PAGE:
Imperial County Board of Supervisors Chairman Michael Kelley is shown recording the 2021 “State of the County” address, which was broadcast online Thursday evening, March 11. | PHOTO COURTESY OF COUNTY OF IMPERIAL

Imperial County: Chairman Kelley’s Address Rings ‘Hopeful’ Tone After a Year of COVID

Imperial County is in good shape, according to those at the helm of local government operations, and these authorities believe the future is only glowing brighter.

Over the backdrop of some of the most exhilarating news to hit the region in a little over a year, Imperial County’s movement this week into the Red Tier of the state’s road to recovery, county Board of Supervisors Chairman Mike Kelley delivered the 2021 “State of the County” address, largely ticking off achievements and doling out praise to those who have assisted community efforts throughout the COVID-19 pandemic.

Imperial County Board of Supervisors Chairman Michael Kelley (right) salutes the American flag and a color guard presentation at the Imperial County Fire Department. | PHOTO COURTESY OF COUNTY OF IMPERIAL

“All of the accomplishments shared in tonight’s presentation were due to our employees and their efforts as public servants,” Kelley said in a pre-recorded message released online Thursday evening, March 11. “These are all people who get a sense of fulfillment that comes from knowing they are making a measurable difference in the lives of others in their community.”

In a year fraught with some of the highest incidences of COVID infection rates, hospitalizations, the economic insecurity at the personal, commercial, and governmental levels that come from enduring lockdowns, business closures, and layoffs, and what seemed like waves of community spread that never seemed to let up, the announcement on Tuesday, March 9, that the county would enter the Red Tier was the first sign that the march toward normalcy was finally within sight.

And Kelley’s message throughout sounded that hopeful tone.

Beginning the address with a more general thankfulness, Kelley was quick to get into specifics, citing first the efforts of the Public Health Department before delving into every other major government entity in the region.

Kelley made sure to channel graver concerns head-on and with emphasis, outlining the efforts of the County Public Administrator’s Office and their ultimate execution of objectives related to the county’s most vulnerable population in this time of crisis: the elderly.

“I am proud to state the county’s Area Agency on Aging experienced no gap in services throughout the pandemic,” the county’s top elected official said. “In addition to home-delivered meals, countless number of food boxes, relief bags, gift cards, and wellness checks were provided to seniors across the county.”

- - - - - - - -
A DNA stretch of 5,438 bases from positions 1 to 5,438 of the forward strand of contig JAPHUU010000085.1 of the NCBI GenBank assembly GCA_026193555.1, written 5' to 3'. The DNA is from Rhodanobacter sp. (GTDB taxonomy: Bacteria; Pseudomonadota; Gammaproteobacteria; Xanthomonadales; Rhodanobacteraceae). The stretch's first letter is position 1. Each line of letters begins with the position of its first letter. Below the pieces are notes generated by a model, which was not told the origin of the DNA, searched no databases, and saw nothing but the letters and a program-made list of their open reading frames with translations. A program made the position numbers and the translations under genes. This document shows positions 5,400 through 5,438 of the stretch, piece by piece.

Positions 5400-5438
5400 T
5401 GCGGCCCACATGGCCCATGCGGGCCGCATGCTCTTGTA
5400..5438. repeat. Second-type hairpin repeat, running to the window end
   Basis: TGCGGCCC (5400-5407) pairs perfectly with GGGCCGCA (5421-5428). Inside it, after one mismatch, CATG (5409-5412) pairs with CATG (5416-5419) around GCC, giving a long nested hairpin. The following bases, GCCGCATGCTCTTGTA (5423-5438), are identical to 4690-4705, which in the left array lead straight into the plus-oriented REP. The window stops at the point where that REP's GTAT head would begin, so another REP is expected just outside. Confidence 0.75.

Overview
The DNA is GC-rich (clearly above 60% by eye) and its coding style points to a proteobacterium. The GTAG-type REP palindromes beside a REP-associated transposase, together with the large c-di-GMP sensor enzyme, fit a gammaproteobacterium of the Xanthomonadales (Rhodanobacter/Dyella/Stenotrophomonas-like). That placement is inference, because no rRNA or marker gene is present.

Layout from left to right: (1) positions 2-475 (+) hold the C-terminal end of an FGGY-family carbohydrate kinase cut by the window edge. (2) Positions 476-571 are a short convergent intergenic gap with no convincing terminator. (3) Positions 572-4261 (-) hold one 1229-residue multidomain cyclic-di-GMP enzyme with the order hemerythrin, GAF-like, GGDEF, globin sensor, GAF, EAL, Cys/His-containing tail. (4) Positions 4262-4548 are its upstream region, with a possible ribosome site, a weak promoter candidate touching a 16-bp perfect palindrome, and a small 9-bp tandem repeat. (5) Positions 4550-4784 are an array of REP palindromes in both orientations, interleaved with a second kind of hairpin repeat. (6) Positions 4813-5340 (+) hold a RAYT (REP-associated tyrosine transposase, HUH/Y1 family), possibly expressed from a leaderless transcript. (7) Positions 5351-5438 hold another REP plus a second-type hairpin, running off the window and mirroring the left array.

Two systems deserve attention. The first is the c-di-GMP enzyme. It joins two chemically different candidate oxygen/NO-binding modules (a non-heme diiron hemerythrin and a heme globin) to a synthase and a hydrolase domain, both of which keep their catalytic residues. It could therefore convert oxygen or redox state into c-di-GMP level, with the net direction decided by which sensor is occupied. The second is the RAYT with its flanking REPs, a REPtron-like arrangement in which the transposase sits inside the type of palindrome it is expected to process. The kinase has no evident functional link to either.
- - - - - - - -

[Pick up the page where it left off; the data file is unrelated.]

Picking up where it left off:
Even as Kelley stressed of the deep fiscal impacts the pandemic would have on the Valley for years to come, he also made note of the fact the county’s greatest asset, agriculture, was kept intact with the implementation of safety regulations and guidelines that have kept workers and their managers from endangering themselves and others with possible contraction of the coronavirus that has killed over half a million people throughout the country.

Addressing other industries and small businesses, Kelley stated that the county has spent more than $4.6 million to help those select businesses particularly impacted in a dramatic fashion because of the mandated closures of much of the private sector that keeps the Imperial Valley afloat.

“Our Board of Supervisors adopted and created five programs that offered fiscal relief, including a COVID business relief program, electric and water utility bill assistance, restaurant business grants, and public benefit loans and grants.”

Further, Kelley addressed the concerns of those who fear the growing risk of a homeless population that has become increasingly visible in the area since the beginning of the lockdowns.

“Social Services works to eradicate homelessness in the region and helped to develop a strategic homeless plan and establish-and-deploy programs to provide direct assistance during the COVID-19 pandemic, such as a homeless assistance hotline and homeless housing protections and projects to prevent the spread of COVID-19.”

Kelley took special time out of his address to heap a thankful verbal embrace to all those serving in any field of law enforcement throughout the past year, acknowledging their triumphs in the face of such difficult circumstances like the one first responders faced with the Niland fire in June that took one life, destroyed 37 structures, and left 43 families without a place to stay.

“This incident response, at a time when our county resources were strained, is a testament to the devotion and passion that our county employees and board have for its residents.”

His address, coming to a close, Kelley reiterated that although the year prior was anything but normal, the dawn of a new day is upon us.

“I am truly hopeful for what 2021 will bring for every resident of this community that your government serves. This is our county, our future, and hope is on the horizon.”

More Stories
Merry Christmas vs. Happy Holidays
Merry Christmas vs. Happy Holidays Not a Big Deal, Many Locals Say